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PT Testing for birds?!

post #1 of 4
Thread Starter 

For about 4 years now, I've been trying to get into breeding Silkies. My first batch was a disaster because I was unaware that Silkies practically look for trouble, and so only one rooster lived. My second batch went much better, but unfortunately, while they were still young but old enough to be outside, a very heavy rain storm hit and they were unable to find shelter, none survived. With my third batch, I had become paranoid about letting them outside until they were a few months old, and due to their cramped environment from my paranoia they got coccidiosis. One died from that and another from unknown causes, but the majority lived and I still have them. It's been a little less than two years since then, and now that I understand how to properly breed them, care for them, and am confident in raising them, I've been talking to a show Silkie breeder to replace one of my roosters that has an undesirable trait to make myself a more serious breeder. Then she tells me that I need to get my birds PT tested, as required by Texas law, in order to breed and sell birds.

 

I've never even heard of PT testing before. Who am I suppose to contact to get this done? What happens if one of my birds has PT, are they going to cull all my hard work? I also breed doves and pheasants, will they need to be tested too? All my birds seem perfectly healthy. Besides my Silkie flock getting coccidiosis, they've never been sick, and I've recently begun routinely deworming them too(I was unaware they needed that too). In the town I live in, there are also wild chickens who sometimes come in contact with my chickens. How on earth am I suppose to keep my flock PT-free with a bunch of wild chickens running around?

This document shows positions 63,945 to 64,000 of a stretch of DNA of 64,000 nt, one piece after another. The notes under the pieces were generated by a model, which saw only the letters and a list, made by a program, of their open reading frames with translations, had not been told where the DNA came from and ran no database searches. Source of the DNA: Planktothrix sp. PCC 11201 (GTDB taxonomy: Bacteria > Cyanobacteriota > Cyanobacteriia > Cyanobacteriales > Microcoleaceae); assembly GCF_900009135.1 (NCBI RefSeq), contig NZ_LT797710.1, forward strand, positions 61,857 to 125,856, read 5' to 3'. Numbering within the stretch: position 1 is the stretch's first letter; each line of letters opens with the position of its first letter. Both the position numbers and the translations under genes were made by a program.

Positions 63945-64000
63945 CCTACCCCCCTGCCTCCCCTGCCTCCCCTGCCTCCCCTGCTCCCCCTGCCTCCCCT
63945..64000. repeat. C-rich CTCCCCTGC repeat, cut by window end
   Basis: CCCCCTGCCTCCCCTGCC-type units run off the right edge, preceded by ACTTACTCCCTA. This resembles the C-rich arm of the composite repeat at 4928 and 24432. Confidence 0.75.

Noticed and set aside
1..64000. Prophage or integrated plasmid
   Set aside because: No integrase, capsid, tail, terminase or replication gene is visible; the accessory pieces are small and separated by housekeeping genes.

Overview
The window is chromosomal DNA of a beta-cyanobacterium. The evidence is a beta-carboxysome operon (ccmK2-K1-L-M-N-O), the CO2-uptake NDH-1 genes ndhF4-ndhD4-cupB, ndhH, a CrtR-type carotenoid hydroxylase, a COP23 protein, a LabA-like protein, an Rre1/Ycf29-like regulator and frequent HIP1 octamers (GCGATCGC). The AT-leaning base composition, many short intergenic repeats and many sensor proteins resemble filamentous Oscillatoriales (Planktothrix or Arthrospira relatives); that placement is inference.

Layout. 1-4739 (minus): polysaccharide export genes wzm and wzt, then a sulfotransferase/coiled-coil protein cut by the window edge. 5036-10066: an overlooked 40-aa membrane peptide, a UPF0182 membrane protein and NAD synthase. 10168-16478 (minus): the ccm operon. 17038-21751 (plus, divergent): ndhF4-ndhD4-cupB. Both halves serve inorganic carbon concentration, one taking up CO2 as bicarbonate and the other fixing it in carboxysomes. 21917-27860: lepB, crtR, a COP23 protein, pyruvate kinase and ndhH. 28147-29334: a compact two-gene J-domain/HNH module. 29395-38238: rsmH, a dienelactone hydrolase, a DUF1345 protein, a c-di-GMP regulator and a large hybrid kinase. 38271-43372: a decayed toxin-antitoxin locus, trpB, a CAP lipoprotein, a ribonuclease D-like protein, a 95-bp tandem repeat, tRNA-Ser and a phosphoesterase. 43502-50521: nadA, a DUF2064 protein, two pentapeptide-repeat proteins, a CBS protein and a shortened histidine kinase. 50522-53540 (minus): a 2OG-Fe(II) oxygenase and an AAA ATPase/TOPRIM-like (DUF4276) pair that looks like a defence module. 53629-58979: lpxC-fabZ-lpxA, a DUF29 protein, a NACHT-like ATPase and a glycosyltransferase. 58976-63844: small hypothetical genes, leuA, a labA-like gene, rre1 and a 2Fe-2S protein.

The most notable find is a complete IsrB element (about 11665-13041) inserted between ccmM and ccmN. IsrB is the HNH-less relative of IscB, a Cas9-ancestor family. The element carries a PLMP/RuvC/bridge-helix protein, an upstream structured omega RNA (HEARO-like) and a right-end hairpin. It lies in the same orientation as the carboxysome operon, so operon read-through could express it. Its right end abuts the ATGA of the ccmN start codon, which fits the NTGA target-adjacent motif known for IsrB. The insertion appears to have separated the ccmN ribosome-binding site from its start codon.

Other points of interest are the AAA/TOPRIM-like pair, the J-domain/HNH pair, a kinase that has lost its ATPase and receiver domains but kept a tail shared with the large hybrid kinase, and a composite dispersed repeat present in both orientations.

Could somebody please help explain this stuff to me? If it helps, I live in central Texas, near Austin.

post #2 of 4

I'm guessing that she's talking about NPIP testing, which is a state poultry program that you should be able to find out about by googling it.  Every state's program varies a bit, so look it up for Texas. Mary 

post #3 of 4
Thread Starter 

No, NPIP testing is different. It requires money and more tests are done, though PT testing is one of the tests. In Texas, you must test your birds for specifically just the PT disease to breed or sell eggs and it is a free test since it is required by state law. I would only need a NPIP certification if I were showing chickens or transporting chickens across state lines, and I do neither of those. I need somebody with personal experience with PT testing in Texas, not NPIP testing, and so far I've only found out why PT testing is done online. No information on who to go to or what is done.

post #4 of 4
http://tvmdl.tamu.edu/testing/texas-pullorum-typhoid-program/

Click the link for all the info. You need to schedule with Region 5 I think. Good luck!!!
Edited by mamahmendez - 2/28/16 at 8:03pm

Humans (4) - Me, Adventurous Husband, Go-Getting Daughter and a Son that communicates with all animals

Dogs (2) - Miniature Pinscher and Plott Hound    Cat (1) - A greige Tortie/Tabby

Chickens (25) - Brabanters, Spitzhauben, Barred Rock, Welsummers, Buff Orp, Easter Eggers, Gold Sex Links

Ducks (4) - Anconas, more coming 6/5     Beehives (1) - Italian Honeybees, more to come

Reply

Humans (4) - Me, Adventurous Husband, Go-Getting Daughter and a Son that communicates with all animals

Dogs (2) - Miniature Pinscher and Plott Hound    Cat (1) - A greige Tortie/Tabby

Chickens (25) - Brabanters, Spitzhauben, Barred Rock, Welsummers, Buff Orp, Easter Eggers, Gold Sex Links

Ducks (4) - Anconas, more coming 6/5     Beehives (1) - Italian Honeybees, more to come

Reply
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